March Seasonality for Major Pairs
03/10/2014 9:00 am EST
March is the first positive month of the year for the euro, the US dollar’s weakest positive month, and also Japan’s fiscal year-end, which usually sees a weaker Japanese yen, notes Christopher Vecchio of DailyFX.com.
The beginning of the month warrants a review of the seasonal patterns that have influenced forex markets over the past several years. Last month’s review saw several currencies and instruments break from their seasonal patterns: the Euro was a top performer and the British pound weathered its historical storm.
Seasonality, like any form of analysis, doesn’t guarantee a clear look into the future, but it is another useful way to monitor market conditions when establishing trades. Will the Japanese yen fall in line with the end of the Japanese fiscal year? Will the euro continue its resilient run?
See the full rundown of seasonal patterns broken down by currency pairs below.
March is largely a neutral month for the EUR/USD, but historical data shows that it is the first month in the fiscal year that the euro realizes gains. Recent history shows the upside has been waning since 2008, and the last year was first year euro had losses after two consecutive gains for the month of March. Euro’s losses last year for the month of March were sharp as it dropped below 200 pips for the first time since 2005.
Data shows March tends to be the smallest monthly change for GBP/USD in the entire fiscal year. Recent trends show that gains have largely been capped, and the British pound is more open to larger losses.
The early part of the year tends to be bearish for the Japanese yen (bullish USD/JPY), as gains have occurred in each of the first three months on average over the past 20 years. The USD/JPY has realized gains for the past five Marches, but has underperformed its seasonal tendencies, so far, in 2014.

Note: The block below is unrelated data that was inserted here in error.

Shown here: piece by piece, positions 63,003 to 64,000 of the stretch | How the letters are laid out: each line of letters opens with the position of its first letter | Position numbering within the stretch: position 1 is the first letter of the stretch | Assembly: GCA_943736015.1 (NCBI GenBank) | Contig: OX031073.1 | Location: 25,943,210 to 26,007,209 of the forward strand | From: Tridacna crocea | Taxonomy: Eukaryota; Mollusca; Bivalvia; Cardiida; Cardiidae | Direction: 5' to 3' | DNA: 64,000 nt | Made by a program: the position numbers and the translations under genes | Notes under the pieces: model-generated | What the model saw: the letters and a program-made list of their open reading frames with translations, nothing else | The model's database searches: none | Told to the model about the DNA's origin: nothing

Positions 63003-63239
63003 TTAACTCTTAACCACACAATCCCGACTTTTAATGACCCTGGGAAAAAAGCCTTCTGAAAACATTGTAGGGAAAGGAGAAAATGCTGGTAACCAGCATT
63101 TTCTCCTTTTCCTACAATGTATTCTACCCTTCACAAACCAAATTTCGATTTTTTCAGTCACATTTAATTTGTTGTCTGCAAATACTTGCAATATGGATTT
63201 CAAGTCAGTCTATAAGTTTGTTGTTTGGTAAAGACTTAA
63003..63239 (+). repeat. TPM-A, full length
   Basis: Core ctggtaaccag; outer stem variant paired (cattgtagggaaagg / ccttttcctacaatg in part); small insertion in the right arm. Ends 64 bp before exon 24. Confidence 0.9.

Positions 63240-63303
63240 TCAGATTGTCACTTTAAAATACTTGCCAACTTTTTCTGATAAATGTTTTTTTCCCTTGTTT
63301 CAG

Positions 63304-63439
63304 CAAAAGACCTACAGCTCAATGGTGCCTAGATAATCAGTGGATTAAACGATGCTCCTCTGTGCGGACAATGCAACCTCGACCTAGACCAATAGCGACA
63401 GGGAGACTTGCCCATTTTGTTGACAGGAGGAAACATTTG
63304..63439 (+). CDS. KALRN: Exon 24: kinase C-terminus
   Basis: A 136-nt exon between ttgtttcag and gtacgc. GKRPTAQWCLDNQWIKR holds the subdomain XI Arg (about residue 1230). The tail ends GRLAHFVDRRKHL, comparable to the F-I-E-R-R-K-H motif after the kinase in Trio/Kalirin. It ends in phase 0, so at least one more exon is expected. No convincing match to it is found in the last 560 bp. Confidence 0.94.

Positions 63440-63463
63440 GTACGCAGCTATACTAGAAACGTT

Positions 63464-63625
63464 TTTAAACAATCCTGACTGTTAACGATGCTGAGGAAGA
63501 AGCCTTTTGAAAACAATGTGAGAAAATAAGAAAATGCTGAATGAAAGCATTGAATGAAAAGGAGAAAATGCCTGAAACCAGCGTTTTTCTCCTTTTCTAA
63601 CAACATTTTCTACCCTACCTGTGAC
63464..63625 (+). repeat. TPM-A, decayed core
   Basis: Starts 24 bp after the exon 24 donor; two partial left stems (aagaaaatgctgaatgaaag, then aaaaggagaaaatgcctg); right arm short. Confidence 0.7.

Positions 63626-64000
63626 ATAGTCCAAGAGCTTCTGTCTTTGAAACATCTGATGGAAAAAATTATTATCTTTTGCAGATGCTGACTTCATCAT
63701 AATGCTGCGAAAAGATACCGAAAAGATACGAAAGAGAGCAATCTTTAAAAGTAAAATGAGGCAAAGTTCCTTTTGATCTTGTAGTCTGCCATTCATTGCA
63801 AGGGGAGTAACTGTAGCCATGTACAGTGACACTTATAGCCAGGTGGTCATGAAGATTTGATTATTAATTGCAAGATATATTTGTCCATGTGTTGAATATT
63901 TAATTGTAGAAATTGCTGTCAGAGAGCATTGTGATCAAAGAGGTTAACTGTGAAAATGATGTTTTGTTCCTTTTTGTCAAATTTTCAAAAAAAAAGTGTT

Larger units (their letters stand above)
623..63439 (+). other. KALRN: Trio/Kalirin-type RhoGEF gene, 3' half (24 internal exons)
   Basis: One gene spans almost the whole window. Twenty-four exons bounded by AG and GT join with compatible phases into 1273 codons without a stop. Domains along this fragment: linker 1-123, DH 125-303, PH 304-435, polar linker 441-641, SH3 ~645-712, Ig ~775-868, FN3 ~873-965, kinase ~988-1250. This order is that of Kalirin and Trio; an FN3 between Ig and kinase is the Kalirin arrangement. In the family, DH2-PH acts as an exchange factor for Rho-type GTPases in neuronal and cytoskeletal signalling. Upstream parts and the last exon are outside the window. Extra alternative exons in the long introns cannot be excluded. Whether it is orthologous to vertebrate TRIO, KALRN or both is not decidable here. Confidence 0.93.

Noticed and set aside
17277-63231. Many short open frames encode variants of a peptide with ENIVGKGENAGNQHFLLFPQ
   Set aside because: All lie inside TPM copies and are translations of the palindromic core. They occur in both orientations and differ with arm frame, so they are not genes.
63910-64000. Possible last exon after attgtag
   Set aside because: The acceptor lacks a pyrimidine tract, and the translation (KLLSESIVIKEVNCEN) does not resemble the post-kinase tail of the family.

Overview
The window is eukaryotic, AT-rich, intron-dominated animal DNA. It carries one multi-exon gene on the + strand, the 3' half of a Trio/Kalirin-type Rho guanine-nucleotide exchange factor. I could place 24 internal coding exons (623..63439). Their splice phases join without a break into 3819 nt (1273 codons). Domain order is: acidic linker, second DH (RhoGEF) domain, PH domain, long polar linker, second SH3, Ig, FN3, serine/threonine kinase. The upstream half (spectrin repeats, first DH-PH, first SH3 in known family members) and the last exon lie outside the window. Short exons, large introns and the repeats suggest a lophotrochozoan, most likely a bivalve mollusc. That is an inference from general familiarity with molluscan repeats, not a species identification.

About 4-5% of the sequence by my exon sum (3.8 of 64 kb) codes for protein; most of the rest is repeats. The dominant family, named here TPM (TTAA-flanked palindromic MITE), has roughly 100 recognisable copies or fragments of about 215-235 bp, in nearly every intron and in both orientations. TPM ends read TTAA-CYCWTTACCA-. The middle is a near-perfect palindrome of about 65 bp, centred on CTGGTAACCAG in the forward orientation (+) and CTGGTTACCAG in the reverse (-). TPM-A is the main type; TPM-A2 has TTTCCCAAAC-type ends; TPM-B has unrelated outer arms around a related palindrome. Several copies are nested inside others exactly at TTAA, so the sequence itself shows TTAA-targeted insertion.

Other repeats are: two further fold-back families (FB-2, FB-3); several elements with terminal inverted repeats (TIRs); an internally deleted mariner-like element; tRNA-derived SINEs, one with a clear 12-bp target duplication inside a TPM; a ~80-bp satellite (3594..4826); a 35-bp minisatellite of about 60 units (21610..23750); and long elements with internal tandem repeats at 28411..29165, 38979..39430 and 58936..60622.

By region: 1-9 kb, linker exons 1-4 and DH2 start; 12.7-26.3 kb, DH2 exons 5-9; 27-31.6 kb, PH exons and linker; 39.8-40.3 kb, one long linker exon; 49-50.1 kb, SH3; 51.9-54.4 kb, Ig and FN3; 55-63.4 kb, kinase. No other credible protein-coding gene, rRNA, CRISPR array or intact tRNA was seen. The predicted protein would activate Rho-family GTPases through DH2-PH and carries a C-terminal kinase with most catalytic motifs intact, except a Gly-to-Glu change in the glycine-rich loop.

The third month of the year has produced limited gains for the Australian dollar, but should see a larger monthly change than February. March seasonal patterns dictate a slightly bullish month for the Aussie.
As an amalgamation of the Australian dollar, British pound, euro, and Japanese yen, the US Dollar Index serves as a proxy for the US dollar more broadly. Historically, March is the weakest positive month of the year for the US dollar.
The New Zealand dollar has seen gains in four of the past five Marches, but generally speaking price action in the first few months of the year tends to be inconsequential in NZD/USD. Our seasonality forecast is neutral, though we recognize that the New Zealand dollar has outperformed its seasonal expectations thus far this year.
The USD/CAD has modest consistency four of the past five years, most losing Marches. However, because the losses have only proven minor, there is only a small downward seasonal bias to USD/CAD. March has a stronger negative bias than January or February over the past 20 years.
March has produced rallies in four of the five past years and six of the past eight overall, making March one of the best months of the year for the S&P500 over the past 20 years. We’re still in the best six-month portion of the year for stocks, and with the S&P500 pressing highs, the bullish seasonal forecast holds.
Gold has fallen in March in five of the past seven years, and March is the first losing month of the year for gold historically. That being said, March also has produced the weakest negative month of the year. In light of continued US dollar weakness and seasonality that dictates further weakness, gold may have an opportunity to buck its seasonal trend.
By Christopher Vecchio, Currency Analyst, DailyFX.com